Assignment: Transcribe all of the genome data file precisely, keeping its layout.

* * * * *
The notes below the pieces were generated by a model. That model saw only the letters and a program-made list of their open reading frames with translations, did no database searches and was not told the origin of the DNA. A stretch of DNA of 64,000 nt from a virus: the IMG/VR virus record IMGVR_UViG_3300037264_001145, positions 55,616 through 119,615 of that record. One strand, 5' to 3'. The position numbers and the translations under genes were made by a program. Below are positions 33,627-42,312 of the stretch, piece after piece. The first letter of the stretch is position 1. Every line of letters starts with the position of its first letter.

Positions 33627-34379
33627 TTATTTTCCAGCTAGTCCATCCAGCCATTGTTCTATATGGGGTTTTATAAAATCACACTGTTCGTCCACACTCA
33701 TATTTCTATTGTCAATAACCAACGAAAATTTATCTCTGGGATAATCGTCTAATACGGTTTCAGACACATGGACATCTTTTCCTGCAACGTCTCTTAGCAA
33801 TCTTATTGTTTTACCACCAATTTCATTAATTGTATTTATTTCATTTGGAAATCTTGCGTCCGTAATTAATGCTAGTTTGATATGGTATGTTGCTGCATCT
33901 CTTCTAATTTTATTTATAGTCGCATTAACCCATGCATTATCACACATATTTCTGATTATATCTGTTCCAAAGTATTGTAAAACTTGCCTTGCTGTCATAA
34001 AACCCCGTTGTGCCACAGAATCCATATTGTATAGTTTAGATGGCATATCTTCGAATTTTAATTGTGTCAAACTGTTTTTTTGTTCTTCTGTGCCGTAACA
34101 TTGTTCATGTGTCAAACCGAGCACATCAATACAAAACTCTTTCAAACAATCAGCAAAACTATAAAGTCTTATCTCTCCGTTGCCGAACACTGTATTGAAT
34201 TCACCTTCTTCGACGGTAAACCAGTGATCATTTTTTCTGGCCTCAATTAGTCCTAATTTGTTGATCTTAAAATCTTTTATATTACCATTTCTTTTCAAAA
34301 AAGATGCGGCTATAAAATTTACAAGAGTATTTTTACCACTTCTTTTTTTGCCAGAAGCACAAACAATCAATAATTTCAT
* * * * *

The notes below the pieces were generated by a model. That model saw only the letters and a program-made list of their open reading frames with translations, did no database searches and was not told the origin of the DNA. A stretch of DNA of 64,000 nt from a virus: the IMG/VR virus record IMGVR_UViG_3300037264_001145, positions 55,616 through 119,615 of that record. One strand, 5' to 3'. The position numbers and the translations under genes were made by a program. Below are positions 33,627-42,312 of the stretch, piece after piece. The first letter of the stretch is position 1. Every line of letters starts with the position of its first letter.

Positions 33627-34379
33627 TTATTTTCCAGCTAGTCCATCCAGCCATTGTTCTATATGGGGTTTTATAAAATCACACTGTTCGTCCACACTCA
33701 TATTTCTATTGTCAATAACCAACGAAAATTTATCTCTGGGATAATCGTCTAATACGGTTTCAGACACATGGACATCTTTTCCTGCAACGTCTCTTAGCAA
33801 TCTTATTGTTTTACCACCAATTTCATTAATTGTATTTATTTCATTTGGAAATCTTGCGTCCGTAATTAATGCTAGTTTGATATGGTATGTTGCTGCATCT
33901 CTTCTAATTTTATTTATAGTCGCATTAACCCATGCATTATCACACATATTTCTGATTATATCTGTTCCAAAGTATTGTAAAACTTGCCTTGCTGTCATAA
34001 AACCCCGTTGTGCCACAGAATCCATATTGTATAGTTTAGATGGCATATCTTCGAATTTTAATTGTGTCAAACTGTTTTTTTGTTCTTCTGTGCCGTAACA
34101 TTGTTCATGTGTCAAACCGAGCACATCAATACAAAACTCTTTCAAACAATCAGCAAAACTATAAAGTCTTATCTCTCCGTTGCCGAACACTGTATTGAAT
34201 TCACCTTCTTCGACGGTAAACCAGTGATCATTTTTTCTGGCCTCAATTAGTCCTAATTTGTTGATCTTAAAATCTTTTATATTACCATTTCTTTTCAAAA
34301 AAGATGCGGCTATAAAATTTACAAGAGTATTTTTACCACTTCTTTTTTTGCCAGAAGCACAAACAATCAATAATTTCAT